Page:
Recently, a colorful new hair trend hit Instagram and, even better, it was perfect for brunettes, who had long suffered as they watched their light-haired counterparts experiment with any and every color under the sun.
The oil slick trend was helmed by Aura Friedman, a colorist at Sally Hershberger, who sought to mimic the iridescent visual effect that happens when oil meets water. After looking at photos of the colorful trend, one of our MTV News coworkers, Christina, decided she wanted to transform her hair.
I tagged along with Christina as Aura took her hair from dark brown to, well, a beautiful multicolor combination of green, blue, red, purple, yellow, and more.
This is Christina's starting—and natural—hair color. Yes, her hair was that shiny when we arrived—are you jealous? Good. Me too.
Because Christina's hair skews pretty dark, Aura lightened it slightly with a combination of lightener and toner.
She applied it throughout Christina's hair using a comb, brush, and her hands. After each layer was done, a sheet of plastic wrap was carefully applied.
At the end of that process, this is what Christina's head looked like—a pile a plastic wrap, basically. The plastic helps trap body heat, Aura told us, which speeds up the chemical process.
Ta-da! After the pale pink concoction and an Olaplex treatment—to make sure her hair stayed so shiny—Christina's hair was lighter and ready for all the colors. Seriously, so many of them.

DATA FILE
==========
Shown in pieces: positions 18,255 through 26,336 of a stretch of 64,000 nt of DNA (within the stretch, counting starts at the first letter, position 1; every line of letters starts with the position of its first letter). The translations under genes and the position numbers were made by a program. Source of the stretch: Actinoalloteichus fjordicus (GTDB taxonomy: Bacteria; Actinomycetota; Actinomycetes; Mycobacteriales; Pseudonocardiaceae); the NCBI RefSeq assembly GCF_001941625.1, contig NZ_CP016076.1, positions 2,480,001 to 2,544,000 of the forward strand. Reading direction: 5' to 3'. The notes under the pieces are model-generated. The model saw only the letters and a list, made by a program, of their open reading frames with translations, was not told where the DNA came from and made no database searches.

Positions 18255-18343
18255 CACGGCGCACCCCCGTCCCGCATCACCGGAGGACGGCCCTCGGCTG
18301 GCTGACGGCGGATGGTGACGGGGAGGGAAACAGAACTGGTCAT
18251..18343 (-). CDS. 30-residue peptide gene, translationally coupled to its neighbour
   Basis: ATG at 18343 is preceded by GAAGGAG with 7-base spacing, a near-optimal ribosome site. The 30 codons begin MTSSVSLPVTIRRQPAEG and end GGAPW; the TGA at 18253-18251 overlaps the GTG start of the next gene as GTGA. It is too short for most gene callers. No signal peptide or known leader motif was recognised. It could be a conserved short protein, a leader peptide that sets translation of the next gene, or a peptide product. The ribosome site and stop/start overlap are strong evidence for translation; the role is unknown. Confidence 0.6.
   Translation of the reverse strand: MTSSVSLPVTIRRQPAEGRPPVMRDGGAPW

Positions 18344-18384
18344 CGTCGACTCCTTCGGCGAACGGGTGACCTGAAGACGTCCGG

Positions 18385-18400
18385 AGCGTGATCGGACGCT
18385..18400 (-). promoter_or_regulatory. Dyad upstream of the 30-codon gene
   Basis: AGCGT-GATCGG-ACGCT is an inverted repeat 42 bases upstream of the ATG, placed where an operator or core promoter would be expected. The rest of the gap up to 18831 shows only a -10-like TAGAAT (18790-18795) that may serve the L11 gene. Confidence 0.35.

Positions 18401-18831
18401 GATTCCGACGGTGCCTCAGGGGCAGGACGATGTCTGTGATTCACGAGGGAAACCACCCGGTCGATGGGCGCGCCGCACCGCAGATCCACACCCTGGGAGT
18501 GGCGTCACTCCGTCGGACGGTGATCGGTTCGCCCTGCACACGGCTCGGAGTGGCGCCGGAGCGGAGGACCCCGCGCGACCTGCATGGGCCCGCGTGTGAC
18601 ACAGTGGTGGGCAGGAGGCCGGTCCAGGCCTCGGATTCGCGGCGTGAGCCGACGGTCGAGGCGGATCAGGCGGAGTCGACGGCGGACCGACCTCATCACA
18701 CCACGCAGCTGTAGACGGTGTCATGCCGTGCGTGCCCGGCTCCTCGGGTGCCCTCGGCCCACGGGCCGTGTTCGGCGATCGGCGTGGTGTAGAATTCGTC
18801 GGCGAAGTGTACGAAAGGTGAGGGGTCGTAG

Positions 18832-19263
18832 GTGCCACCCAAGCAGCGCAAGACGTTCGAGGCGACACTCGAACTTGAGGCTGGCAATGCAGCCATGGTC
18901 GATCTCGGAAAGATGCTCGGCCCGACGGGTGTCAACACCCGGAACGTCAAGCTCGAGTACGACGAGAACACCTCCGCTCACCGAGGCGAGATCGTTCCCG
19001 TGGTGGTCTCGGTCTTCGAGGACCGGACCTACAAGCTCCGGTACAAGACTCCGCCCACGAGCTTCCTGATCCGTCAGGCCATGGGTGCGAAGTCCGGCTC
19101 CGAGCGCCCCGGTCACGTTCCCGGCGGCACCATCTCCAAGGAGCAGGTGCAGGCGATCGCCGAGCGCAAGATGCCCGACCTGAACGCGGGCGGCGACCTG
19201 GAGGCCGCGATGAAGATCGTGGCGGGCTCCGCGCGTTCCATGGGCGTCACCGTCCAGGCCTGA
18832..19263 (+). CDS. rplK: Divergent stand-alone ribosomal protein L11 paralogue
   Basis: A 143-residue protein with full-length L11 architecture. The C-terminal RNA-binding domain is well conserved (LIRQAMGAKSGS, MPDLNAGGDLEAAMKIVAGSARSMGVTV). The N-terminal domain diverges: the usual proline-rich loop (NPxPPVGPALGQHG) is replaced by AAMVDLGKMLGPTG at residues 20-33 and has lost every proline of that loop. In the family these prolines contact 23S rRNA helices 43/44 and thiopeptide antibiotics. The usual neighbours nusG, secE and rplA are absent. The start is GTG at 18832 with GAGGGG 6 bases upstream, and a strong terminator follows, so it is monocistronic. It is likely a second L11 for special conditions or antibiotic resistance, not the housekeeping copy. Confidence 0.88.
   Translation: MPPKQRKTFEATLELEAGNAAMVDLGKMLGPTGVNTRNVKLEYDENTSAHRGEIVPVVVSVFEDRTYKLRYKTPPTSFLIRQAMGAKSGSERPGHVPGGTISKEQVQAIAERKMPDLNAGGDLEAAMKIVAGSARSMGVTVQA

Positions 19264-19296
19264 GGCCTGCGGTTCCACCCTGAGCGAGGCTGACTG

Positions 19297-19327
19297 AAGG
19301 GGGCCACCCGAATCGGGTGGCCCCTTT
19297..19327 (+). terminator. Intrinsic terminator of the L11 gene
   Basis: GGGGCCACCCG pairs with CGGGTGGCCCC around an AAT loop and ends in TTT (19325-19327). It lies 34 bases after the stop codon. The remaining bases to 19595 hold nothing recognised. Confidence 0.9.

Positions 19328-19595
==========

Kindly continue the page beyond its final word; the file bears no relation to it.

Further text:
When it came time to create them, Aura mixed brands—Manic Panic and Pravana, primarily—with a tiny squirt of black dye.
The black, she told us, added the sought-after oil element—it wasn't enough to cancel the original, just enough to darken it a little.
In total, Aura mixed eight colors—various shades of purple, a green, a blue, a greenish-blue, a yellow, and a red.
Then it all began. Using a brush, Aura painted the colors onto Christina's hair—she kept the darker shades at the root so the ends popped even more.
Oil slick hair, Aura told us, came from playing around with making hair appear iridescent—there's no exact science to the application, just experimentation.
After painting each strand, she placed a layer of plastic wrap protection around it—keeping the colors separate stops them from all muddling together.
While there was no ~exact science~ to the color application, Aura definitely was careful to alternate different colors—the layering is what results in the iridescent effect.
Oh, and if you're thinking of trying something like this at home, make sure you saturate your hair with the color. Like, you need a lot of dye. More than you think, probably.
After the color and another plastic wrap crown, it was time to wash it all out. The result was beautiful rainbow runoff.
Once they began drying Christina's hair, the color really started to emerge.
When combed back, there were sections of red and green, with blue, yellow, and purple mixed in.
The final result was so, so colorful, but simultaneously, subtle enough that in certain lights it was barely noticeable. Best of all, Christina's hair was still as shiny as it was at the start, which made the iridescence pop even more.